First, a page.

Moving employees from one department to another within an organization can be a risky process since every department espouses a distinct cultural norm, such as a fast-moving technology team as opposed to the strategically evolving brand team. Attraction to other departments’ cultural inclination and the ability to gel with different personality types in a different department are important worker aspects to maximize if you hope to have a successful transition.

Misreading the abilities involved in realizing an opportunity and misunderstanding how different the post-skill-development destination is for someone undergoing a talent transition process are challenges managers could face during this talent transition process. To overcome these, it is essential to articulate expectations and give potential transitioners ample time around their future teams well before starting a transition.

Via Human Resources Online : 5 misconceptions about talent management

Many HR practitioners aspire to nurture a pool of creative and productive talent. Here are five misconceptions about talent that could be holding your organisation back.

#1 The phrase ‘talent management’ can be considered elitist

It may come as a surprise, but some leaders actually dislike the phrase ‘talent management’. Some would prefer having 90% of employees focused on delivering their best rather than 10% identified as so-called talent – and being given preferential treatment.

According to the authors of bestselling book on leadership Now Discover Your Strengths – Marcus Buckingham and Curt Coffman – everyone has talents that should be drawn on in the workplace. A well rated performance and talent management system can help with this.

#2 Managerial bias in measuring talent

Managerial bias can raise concerns with succession planning – where managers choose talent in their own likeness. Managers need to be developed who can be objective about performance and the assessment of talent. It’s also recommended to recruit people managers rather than fast-tracking technical specialists without the people gene.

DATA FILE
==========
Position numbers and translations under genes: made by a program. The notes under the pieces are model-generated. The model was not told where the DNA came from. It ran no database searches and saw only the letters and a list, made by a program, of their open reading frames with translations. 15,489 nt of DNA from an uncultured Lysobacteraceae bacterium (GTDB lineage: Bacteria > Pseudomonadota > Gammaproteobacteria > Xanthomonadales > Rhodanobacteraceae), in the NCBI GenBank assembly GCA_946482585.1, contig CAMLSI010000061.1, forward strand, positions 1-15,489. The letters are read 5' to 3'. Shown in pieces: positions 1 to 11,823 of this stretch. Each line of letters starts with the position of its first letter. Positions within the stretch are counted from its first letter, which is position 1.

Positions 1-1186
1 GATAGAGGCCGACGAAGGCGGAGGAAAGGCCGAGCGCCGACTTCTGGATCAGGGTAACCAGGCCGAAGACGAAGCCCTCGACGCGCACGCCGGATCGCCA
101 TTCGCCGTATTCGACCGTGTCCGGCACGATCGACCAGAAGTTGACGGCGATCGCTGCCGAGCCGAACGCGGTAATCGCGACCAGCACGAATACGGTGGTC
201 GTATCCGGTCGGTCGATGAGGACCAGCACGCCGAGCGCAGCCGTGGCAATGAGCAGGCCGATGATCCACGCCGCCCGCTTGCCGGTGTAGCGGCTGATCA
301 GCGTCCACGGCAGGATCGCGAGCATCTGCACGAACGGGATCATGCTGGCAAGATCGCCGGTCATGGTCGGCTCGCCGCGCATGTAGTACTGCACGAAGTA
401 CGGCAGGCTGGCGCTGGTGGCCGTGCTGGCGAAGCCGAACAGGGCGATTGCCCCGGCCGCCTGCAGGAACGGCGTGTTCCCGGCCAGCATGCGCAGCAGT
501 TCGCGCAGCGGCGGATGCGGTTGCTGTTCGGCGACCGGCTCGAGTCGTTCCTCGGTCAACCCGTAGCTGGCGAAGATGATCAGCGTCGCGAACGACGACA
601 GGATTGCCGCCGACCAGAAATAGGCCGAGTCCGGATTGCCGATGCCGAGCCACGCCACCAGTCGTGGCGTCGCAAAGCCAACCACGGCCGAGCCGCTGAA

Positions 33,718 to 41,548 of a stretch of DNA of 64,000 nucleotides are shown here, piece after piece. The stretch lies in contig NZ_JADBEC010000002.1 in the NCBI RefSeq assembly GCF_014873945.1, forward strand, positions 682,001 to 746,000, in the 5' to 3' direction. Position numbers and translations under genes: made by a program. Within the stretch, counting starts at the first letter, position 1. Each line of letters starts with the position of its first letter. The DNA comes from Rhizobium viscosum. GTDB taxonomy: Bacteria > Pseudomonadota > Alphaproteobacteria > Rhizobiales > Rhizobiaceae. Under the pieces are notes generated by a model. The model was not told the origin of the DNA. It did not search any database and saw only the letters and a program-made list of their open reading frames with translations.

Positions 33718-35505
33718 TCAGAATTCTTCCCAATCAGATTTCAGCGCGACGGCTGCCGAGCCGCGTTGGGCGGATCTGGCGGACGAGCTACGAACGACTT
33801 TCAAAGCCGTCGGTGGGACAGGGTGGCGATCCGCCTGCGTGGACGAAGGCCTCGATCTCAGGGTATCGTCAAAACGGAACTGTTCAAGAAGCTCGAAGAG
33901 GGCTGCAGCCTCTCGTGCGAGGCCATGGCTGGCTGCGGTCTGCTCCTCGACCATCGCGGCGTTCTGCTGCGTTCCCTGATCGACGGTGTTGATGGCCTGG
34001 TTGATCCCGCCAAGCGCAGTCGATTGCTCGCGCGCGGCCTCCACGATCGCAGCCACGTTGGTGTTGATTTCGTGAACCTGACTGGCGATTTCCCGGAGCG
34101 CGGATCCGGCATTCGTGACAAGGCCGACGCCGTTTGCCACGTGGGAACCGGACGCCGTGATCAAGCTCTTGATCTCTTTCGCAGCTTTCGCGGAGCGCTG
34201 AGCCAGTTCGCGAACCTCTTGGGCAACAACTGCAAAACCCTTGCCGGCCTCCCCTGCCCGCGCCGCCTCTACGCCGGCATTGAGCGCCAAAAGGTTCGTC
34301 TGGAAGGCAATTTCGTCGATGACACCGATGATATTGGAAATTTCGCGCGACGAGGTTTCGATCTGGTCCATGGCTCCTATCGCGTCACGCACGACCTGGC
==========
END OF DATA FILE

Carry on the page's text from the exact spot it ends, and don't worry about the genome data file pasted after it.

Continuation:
#3 Opting for recruited talent

Recruited talent can be a costly pitfall for many businesses. Some people present outstandingly at interview and may even be terrific performers in another line of work – but this does not mean they will perform in your company. Never underestimate the value of homegrown talent.

With homegrown talent you know the individual’s shortcomings – and it is far more that they will be loyal to your organisation. While fresh blood can sometimes give a welcome boost, homegrown talent is more cost-effective, lower risk and motivational to other employees in the team.

#4 Believing that so-called talent will automatically perform

Whether you have paid handsomely to recruit top talent into your organisation or have recruited internally, you can’t expect them to automatically live up to their reputation. Talent is often situational and it’s essential to remember that everyone – no matter how talented – must still be well-managed. New talent still needs to be on-boarded with clarity of expectations and sound management.

#5 Labelling individuals as talent could actually increase attrition rates

There is a risk of those identified as talent will become dissatisfied if career aspirations they believe they were promised are not met. Putting them on a talent pedestal can be counterproductive and could even make them more likely to leave the company if their lofty expectations aren’t met.

Via People Matters : Managing talent in the gig economy: Human capital implications

As digital technologies continue to open new connections and ways of working, the era of the gig economy will continue to thrive.

I have no idea, the company does not really have anything to do with me, and I don’t really concern myself with the company – I am just trying to get you where you want to go mister.” This was the response from my New York City Uber driver as I asked about some of the challenges facing the company during my recent visit. While it may not be fair to expect deep insights on the company strategy from a contingent worker, the response did highlight the increasing challenge of managing talent in this new gig economy.

Here in Asia, the gig economy is operating at full speed. Research by the Manpower Group, shows that India, Philippines, Indonesia, and China are among the top countries with contingent workforces. Even in Europe and North America, the use of contingent workers is rising to around 20 percent of the workforce. The McKinsey Global Institute suggests that by 2025 we might see gig or contingent workers representing up to 40 percent of the global workforce. Given this trend, it seems critical for HR leaders to have a clear sense of how to best manage this talent segment.

On the surface, managing a gig workforce seems relatively straightforward and has some clear advantages in some cases. Contingent work helps organizations save on labor and related costs. In addition, engaging gig workers can allow organizations to more quickly respond to changes and fill needs rapidly. However, managing gig workers can be a challenge as they may not have the same level of commitment, may not feel connected to the organization, and will typically not feel engaged. It, therefore, seems critical that HR leaders rethink their contingent workforce model by considering the human capital implications of culture, leadership, structure, and talent management.